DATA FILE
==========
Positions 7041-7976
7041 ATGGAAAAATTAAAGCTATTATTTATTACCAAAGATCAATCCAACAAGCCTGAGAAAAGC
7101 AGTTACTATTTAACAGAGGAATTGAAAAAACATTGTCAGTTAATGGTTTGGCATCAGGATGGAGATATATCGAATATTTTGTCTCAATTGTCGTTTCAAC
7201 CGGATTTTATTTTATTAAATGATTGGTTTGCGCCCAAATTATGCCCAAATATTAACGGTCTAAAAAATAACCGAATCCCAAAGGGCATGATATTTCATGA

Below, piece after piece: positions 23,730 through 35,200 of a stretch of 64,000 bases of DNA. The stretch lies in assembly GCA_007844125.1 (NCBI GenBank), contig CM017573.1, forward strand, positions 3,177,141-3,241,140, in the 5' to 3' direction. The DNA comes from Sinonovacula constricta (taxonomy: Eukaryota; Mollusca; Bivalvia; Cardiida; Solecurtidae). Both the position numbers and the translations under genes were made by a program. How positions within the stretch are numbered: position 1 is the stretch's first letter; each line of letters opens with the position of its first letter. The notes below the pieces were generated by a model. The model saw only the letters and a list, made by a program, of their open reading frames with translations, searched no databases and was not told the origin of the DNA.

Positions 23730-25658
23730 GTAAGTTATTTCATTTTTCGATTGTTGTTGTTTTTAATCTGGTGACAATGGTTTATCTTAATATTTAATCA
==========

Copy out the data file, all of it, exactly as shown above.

Positions 7041-7976
7041 ATGGAAAAATTAAAGCTATTATTTATTACCAAAGATCAATCCAACAAGCCTGAGAAAAGC
7101 AGTTACTATTTAACAGAGGAATTGAAAAAACATTGTCAGTTAATGGTTTGGCATCAGGATGGAGATATATCGAATATTTTGTCTCAATTGTCGTTTCAAC
7201 CGGATTTTATTTTATTAAATGATTGGTTTGCGCCCAAATTATGCCCAAATATTAACGGTCTAAAAAATAACCGAATCCCAAAGGGCATGATATTTCATGA

Below, piece after piece: positions 23,730 through 35,200 of a stretch of 64,000 bases of DNA. The stretch lies in assembly GCA_007844125.1 (NCBI GenBank), contig CM017573.1, forward strand, positions 3,177,141-3,241,140, in the 5' to 3' direction. The DNA comes from Sinonovacula constricta (taxonomy: Eukaryota; Mollusca; Bivalvia; Cardiida; Solecurtidae). Both the position numbers and the translations under genes were made by a program. How positions within the stretch are numbered: position 1 is the stretch's first letter; each line of letters opens with the position of its first letter. The notes below the pieces were generated by a model. The model saw only the letters and a list, made by a program, of their open reading frames with translations, searched no databases and was not told the origin of the DNA.

Positions 23730-25658
23730 GTAAGTTATTTCATTTTTCGATTGTTGTTGTTTTTAATCTGGTGACAATGGTTTATCTTAATATTTAATCA